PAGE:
Posted on May 10, 2014


Ahead of their split CD release party (November 16th at DGBD), Table People & Les Sales agreed to interview each other exclusively for DoIndie. This is part two of the interview, Table People’s Eric Davis interviewing Les Sales’ Cheong Daein.

1. How did you guys (and girl) meet?

When I returned from France I wanted to form a band to play sophisticated rock music in Hongdae. So I spent a lot of time asking around trying to find other members to form a band. Some friends of mine who already played music introduced me to our drummer Kim Ji-Eun and bass player Lee Dong-Hoon. We were finding it hard to get a lead guitarist so I put up an advert on a Korean music site. It was my birthday the day Hwang Jin-Min replied to that advert, I remember it well. I was really excited, I said ‘This is fate. Fate has given me a birthday present!’.

2. You grew up in France. What effect do you think that had on your musical taste? How do you think it sets you apart from the other Korean musicians from your generation?

The music I like to make is Rock Music, but actually, the rock scene in France is not as big as in England or America. The youngsters in France tend to prefer hip-hop & electronic music more than rock. However, at least the people there have a good understanding of classic rock and the basic music market itself has a lot more variety [compared with Korea]. Sometimes, when I see young Korean people listening to so called ‘Hongdae indie music’, I think they are ignorant about rock masterpieces. People who say they ‘like’ rock music or ‘play rock music’ but they don’t even know bands like ‘King Crimson’ or ‘Bloc Party’. Well, that just doesn’t make any sense to me. Even if I am one of those people as well, at least I have a basic knowledge of rock music.

3. It still baffling to me that you're studying to be an architect. It's such an analytical profession and doesn't seem very congruent with the type of guy that fronts a punk rock band. Is there any connection between your music and architecture?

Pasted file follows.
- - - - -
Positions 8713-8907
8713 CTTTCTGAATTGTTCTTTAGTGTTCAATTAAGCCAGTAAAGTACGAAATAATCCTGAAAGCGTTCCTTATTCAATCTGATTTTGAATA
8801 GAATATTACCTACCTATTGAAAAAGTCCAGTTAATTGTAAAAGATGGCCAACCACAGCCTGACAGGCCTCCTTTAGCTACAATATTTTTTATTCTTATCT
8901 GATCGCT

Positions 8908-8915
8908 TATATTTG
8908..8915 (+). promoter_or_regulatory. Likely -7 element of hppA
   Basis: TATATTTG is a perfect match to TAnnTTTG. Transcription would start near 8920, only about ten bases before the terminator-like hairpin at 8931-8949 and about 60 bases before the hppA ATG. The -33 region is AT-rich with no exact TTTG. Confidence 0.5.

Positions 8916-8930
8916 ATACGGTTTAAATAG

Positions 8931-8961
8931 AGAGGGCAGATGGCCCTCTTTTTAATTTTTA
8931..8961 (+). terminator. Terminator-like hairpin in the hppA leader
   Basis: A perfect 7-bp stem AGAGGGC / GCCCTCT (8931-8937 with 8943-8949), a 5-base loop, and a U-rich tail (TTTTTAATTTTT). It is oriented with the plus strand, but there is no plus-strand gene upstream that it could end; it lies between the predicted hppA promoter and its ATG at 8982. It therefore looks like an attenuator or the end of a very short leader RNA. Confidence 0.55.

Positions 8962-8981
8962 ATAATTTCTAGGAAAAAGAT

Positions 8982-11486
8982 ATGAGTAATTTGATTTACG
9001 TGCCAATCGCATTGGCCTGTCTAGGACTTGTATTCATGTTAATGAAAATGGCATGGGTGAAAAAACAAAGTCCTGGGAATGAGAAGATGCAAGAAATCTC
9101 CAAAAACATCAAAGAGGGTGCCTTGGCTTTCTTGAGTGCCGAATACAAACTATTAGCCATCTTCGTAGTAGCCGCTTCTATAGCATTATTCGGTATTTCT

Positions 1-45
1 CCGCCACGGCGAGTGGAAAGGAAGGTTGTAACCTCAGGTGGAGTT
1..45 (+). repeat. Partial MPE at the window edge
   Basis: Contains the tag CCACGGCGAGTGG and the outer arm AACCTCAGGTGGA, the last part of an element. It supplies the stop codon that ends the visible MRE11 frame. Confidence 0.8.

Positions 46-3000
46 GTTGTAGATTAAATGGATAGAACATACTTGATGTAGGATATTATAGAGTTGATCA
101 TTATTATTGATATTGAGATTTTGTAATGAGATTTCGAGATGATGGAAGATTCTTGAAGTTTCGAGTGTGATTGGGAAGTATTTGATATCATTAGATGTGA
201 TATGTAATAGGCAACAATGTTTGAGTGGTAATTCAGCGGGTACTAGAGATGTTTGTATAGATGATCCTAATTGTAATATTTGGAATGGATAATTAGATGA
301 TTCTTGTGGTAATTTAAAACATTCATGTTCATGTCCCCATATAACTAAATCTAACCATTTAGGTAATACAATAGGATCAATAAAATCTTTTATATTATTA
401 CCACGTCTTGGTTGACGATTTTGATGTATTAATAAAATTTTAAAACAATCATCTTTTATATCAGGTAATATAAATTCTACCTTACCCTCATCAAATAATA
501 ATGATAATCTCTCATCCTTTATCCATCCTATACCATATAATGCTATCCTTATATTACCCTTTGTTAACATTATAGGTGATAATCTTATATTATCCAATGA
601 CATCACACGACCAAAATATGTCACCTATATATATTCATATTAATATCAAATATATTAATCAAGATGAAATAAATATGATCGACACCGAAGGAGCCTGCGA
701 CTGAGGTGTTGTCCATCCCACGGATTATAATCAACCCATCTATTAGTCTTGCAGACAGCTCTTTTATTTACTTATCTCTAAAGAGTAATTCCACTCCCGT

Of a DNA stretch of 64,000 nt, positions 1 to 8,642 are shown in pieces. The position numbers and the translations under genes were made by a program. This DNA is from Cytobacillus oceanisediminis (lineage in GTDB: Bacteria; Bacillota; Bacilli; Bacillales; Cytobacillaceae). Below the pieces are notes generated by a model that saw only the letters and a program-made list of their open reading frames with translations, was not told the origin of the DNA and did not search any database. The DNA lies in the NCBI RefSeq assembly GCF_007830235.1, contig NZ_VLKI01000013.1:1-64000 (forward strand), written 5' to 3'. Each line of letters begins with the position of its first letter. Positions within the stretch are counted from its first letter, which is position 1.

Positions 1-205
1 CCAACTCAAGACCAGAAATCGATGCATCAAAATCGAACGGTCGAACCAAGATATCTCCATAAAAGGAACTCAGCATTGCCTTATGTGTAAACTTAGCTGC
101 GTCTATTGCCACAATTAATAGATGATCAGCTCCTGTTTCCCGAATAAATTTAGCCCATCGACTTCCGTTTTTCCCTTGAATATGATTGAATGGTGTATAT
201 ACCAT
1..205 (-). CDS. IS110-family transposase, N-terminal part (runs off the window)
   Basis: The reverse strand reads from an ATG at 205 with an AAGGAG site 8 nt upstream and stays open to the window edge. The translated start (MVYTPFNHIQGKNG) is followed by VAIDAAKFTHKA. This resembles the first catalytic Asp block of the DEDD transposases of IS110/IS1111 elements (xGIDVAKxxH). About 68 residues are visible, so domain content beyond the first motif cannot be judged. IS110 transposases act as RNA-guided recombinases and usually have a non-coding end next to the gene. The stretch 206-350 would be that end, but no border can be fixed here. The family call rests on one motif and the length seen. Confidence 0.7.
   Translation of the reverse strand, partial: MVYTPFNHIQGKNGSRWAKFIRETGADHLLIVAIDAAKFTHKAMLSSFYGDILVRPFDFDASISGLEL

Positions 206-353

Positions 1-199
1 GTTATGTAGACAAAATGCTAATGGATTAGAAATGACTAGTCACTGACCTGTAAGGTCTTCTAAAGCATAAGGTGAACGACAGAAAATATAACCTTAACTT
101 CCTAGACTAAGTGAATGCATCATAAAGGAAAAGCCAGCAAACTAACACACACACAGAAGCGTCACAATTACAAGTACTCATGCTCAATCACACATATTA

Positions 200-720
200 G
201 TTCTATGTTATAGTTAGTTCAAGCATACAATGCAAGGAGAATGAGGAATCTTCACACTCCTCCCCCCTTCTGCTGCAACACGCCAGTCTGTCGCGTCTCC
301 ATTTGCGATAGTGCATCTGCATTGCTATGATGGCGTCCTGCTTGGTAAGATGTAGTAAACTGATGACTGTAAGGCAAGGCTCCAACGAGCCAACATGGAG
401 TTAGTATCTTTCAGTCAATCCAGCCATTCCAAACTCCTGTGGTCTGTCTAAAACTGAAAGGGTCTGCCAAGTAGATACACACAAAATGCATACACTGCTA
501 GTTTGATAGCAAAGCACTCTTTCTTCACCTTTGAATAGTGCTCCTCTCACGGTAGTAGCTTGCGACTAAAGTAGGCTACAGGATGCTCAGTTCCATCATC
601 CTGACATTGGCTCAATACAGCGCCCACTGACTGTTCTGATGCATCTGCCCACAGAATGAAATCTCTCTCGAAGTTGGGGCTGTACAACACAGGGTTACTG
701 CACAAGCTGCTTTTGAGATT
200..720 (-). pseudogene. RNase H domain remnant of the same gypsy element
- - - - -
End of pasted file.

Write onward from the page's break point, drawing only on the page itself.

It’s difficult for me to say there is definitely a connection between the two. I guess I still don’t know enough to have discovered the artistic or philosophical links yet, but to me music and architecture are basically ways to express my thoughts. Music, especially rock, allows us to be deeply immersed in the moment and is emotionally inspiring. However it can be easily forgotten in the long term. Architecture, on the other hand, is a bit less stimulating but it has a more direct influence on our daily lives because it affects our living space.  To me, both music and architecture are a way of expressing my desire to make the world ‘a slightly better place’.

4. How has Les Sales changed since you started? What will this spring's full-length album sound like?

At first when this band started I arranged all the songs by myself. Despite my lack of skill, I made the words and composed / arranged each of the songs, even the guitar solos. At that time I had an exact idea of the music that I wanted to make. Of course it didn’t work out quite how I had intended. But then everyone began to get involved in the practice room and we started to make the music together, as a band. It’s an ideal way for a rock band to make music!

On the split album (Doo Nyeon) that we made with Table People, there is a track called ‘I’m Listening’. This song was the first time we had really made a song completely from scratch together, so we are all quite attached to this song. The 4 of us have quite different musical tastes so its always amazing to us that our differing styles fit so well in the music we make!

Our first full album will be a well made mix-and-match of both recent material and earlier tracks from when we started out. Maybe it is like a kind of report on our journey so far?

5. Tell me something surprising about someone in Les Sales. And I already know that your drummer Jieun is a kickboxer/bank teller and your bass player Donghoon is getting a Phd in Engineering, so you can't use those.

When we drink and hang out we always have a lot of fun together and it looks like we are really close. But, in actual fact we are not all THAT close! We have become accustomed to just talking about music when we are together so we don’t know all that much about each others’ private lives.

6. Les Sales have been around for about two years and play fairly often. What's the strangest show you ever played?

Recently an acquaintance invited us to play at a festival in Namyangju. It was hosted by that district’s National Assembly members and is a very established cultural festival. It had school dance groups and bands. We were down to play last on the ‘celebration’ stage. However, we are accustomed to playing late at night, in a dark basement with loads of drunk people in front of us. Playing outside, in the middle of the day with loads of sparkly eyed students in front of us was really strange and awkward for us. Thankfully, we were really well received by these kids even though they were not familiar with our music. We ended up having a really good time at that show.

7. Tell us about the recording process for the 4 Les Sales songs on Doo Nyeon. Were you surprised by anything or did you pretty much get what you had expected?